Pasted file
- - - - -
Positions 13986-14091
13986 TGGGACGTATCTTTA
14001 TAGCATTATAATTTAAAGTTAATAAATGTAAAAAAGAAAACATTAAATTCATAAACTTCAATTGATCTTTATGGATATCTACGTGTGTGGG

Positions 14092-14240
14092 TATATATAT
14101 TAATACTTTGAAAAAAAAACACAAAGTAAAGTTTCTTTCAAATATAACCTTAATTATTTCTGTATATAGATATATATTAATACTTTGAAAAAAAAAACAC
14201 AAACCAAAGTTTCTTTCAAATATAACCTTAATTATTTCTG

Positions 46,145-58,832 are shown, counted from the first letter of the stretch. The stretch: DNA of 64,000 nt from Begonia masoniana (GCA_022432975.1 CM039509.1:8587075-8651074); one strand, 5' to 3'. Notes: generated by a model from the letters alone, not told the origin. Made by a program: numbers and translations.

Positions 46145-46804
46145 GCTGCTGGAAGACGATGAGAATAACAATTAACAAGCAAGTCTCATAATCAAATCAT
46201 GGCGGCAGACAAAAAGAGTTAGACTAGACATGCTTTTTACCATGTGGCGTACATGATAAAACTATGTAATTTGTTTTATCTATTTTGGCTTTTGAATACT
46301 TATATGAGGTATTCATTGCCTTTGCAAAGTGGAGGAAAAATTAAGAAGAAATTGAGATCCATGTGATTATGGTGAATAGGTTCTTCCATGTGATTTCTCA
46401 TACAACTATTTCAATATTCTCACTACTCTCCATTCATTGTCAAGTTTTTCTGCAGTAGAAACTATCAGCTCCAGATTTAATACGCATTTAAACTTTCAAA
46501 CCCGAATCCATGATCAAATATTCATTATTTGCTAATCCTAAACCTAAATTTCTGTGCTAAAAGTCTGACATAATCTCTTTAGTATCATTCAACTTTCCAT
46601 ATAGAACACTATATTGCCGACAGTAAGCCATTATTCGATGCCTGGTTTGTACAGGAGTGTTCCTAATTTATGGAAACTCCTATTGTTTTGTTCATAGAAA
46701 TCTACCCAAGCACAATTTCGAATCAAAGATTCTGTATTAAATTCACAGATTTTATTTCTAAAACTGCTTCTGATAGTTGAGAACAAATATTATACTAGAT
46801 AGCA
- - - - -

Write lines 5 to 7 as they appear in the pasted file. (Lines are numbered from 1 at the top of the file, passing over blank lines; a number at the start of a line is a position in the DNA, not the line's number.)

14092 TATATATAT
14101 TAATACTTTGAAAAAAAAACACAAAGTAAAGTTTCTTTCAAATATAACCTTAATTATTTCTGTATATAGATATATATTAATACTTTGAAAAAAAAAACAC
14201 AAACCAAAGTTTCTTTCAAATATAACCTTAATTATTTCTG